High gloss white floors:
Excuse me while I drool. I have a thing for high gloss white floors, the shine is like a jeweled accent to a well put together outfit. It is not dissimilar to the type of floor you would expect to see in a New York art gallery – and being white, it hides the dust and bits quite well. It elevates this space from being just a functional one to being something more.

Open-ness: Proximity to chill out on the couch and the informal dining give this space a nice open communal feeling. I hate kitchens that are boxed in and separate from the rest of the crowd, no banishment to domesticity here! It helps as well that the seating is all in the same shade – as though defining their function through colour and at the same time adding some refreshing colour to the space.

Sleek floating wood cabinetry: It took me a while to notice that the cabinets to the left are floating off the ground. Call it silly, but I love floating cabinets because they look magical to me. Oh, and because it’s a darn sight easier to sweep under them.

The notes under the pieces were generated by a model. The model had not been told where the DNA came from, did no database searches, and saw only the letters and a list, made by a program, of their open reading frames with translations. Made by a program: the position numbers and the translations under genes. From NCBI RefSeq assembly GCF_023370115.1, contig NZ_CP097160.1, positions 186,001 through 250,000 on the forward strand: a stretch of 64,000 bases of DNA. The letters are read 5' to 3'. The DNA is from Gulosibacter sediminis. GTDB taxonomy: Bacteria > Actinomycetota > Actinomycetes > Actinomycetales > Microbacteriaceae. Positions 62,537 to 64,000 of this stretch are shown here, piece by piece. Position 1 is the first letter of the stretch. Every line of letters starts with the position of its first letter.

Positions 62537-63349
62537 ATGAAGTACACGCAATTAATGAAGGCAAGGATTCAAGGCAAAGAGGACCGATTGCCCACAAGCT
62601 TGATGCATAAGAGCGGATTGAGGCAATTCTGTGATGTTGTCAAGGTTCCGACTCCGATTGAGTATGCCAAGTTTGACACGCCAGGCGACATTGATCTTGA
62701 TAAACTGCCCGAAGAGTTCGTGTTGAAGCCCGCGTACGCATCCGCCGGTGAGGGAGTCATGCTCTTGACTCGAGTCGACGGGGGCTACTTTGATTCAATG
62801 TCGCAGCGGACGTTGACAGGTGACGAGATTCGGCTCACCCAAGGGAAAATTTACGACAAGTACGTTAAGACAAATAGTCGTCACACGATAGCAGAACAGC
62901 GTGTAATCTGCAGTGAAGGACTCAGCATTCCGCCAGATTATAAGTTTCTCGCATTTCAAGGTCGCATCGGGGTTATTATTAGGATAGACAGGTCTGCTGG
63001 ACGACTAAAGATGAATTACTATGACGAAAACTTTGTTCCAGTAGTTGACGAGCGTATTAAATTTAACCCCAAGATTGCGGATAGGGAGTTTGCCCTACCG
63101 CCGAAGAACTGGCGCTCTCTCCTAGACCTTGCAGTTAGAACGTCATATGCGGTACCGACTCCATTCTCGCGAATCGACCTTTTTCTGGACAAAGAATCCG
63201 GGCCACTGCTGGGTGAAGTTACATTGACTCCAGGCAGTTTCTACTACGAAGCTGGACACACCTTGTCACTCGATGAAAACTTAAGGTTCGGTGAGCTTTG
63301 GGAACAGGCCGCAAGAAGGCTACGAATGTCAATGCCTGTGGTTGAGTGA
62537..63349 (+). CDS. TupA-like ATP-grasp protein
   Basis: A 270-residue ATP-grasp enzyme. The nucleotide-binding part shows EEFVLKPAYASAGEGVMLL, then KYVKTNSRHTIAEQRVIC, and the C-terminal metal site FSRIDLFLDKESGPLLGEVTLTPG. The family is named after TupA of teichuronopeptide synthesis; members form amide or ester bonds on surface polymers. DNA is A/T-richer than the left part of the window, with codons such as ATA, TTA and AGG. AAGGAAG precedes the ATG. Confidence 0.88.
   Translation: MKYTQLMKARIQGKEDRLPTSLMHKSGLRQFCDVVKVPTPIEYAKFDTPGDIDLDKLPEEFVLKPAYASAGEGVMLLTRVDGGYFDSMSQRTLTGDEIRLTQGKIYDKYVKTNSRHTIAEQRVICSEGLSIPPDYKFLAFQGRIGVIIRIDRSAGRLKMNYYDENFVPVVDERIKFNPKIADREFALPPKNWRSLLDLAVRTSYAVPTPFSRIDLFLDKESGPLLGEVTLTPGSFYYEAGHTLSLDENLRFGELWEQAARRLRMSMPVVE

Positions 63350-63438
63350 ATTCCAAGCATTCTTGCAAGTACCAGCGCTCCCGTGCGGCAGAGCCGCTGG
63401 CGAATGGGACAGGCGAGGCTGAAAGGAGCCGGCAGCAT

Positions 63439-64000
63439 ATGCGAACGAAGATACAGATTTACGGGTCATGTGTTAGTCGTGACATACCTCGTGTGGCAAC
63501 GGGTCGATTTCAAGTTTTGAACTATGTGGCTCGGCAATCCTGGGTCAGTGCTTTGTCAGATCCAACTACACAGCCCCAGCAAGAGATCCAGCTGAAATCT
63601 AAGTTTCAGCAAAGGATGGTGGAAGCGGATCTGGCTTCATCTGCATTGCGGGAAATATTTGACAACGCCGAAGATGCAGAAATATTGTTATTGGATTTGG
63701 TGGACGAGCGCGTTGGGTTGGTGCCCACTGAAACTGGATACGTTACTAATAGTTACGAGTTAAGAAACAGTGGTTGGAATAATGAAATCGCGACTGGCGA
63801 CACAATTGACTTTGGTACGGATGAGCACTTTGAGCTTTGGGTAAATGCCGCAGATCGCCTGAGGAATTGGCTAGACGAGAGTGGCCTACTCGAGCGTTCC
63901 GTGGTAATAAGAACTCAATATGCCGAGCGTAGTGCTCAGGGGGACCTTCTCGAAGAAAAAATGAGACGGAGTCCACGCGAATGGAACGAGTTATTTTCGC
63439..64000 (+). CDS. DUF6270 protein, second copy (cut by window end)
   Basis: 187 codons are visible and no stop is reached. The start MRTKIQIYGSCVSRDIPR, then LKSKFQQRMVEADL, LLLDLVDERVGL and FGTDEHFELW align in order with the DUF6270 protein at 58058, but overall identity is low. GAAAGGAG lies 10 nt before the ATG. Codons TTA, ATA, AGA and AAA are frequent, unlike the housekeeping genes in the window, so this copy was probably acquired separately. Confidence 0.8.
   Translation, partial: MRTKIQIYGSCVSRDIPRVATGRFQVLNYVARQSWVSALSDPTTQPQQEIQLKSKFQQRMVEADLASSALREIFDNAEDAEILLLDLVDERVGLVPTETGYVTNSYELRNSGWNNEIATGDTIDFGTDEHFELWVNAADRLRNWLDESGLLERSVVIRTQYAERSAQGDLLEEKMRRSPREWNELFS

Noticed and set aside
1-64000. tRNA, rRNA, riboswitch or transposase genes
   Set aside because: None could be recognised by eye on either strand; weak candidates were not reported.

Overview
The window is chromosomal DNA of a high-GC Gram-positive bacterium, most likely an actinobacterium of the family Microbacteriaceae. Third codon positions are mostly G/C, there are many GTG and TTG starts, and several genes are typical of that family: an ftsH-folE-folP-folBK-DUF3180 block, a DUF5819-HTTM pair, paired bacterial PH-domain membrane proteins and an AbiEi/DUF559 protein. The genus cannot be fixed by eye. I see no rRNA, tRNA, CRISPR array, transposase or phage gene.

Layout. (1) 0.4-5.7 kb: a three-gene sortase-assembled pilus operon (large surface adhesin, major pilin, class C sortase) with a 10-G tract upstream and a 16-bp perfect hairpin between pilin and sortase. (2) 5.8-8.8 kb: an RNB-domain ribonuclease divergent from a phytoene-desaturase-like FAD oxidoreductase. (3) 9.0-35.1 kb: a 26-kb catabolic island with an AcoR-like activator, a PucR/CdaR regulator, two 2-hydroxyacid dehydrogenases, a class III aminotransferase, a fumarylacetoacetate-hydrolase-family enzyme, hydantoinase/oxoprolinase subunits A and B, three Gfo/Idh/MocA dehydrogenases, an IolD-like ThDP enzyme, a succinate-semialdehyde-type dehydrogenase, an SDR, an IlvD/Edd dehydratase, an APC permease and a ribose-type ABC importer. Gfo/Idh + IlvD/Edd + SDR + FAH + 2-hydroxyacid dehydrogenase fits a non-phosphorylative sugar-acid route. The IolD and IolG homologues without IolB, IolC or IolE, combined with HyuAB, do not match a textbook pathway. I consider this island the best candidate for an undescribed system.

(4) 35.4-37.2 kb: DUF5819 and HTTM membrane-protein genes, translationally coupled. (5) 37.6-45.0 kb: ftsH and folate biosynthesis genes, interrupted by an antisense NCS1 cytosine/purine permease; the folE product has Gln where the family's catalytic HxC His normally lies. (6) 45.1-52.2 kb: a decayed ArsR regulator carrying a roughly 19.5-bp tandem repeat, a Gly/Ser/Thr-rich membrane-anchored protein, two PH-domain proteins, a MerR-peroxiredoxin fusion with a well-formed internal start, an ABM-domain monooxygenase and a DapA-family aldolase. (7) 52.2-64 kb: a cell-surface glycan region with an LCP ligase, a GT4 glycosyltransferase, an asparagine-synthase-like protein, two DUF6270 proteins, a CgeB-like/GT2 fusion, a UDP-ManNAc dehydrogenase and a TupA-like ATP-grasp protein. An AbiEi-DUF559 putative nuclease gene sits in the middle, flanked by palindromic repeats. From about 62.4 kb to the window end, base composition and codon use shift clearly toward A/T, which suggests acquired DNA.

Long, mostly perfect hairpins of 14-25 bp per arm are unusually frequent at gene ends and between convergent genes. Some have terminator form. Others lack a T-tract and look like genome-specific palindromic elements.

Rangehood: The long sleek rangehood mirrors nicely the breakfast bar. It looks as though it operates a dual function as a range hood and spotlight for the informal eating space. It brings an element of continuity, mirroring the rafters in the ceiling and the overall ‘oblong’ shapes that are peppered around: the cabinets, the couch and the windows.

Check out more great spaces at the house to home website.

image via house to home

What’s cooking my *blogships?

week ending feb 20th

I tell you what, if you’ll pretend it’s Monday so will I, and we will make it our little secret. Ok? Cos Monday’s mean one thing and one thing only over here at Camp Craven. It’s time to look back at the past week and see what gastronomic shenanigans some of my favourite blogs were up to.

Behold!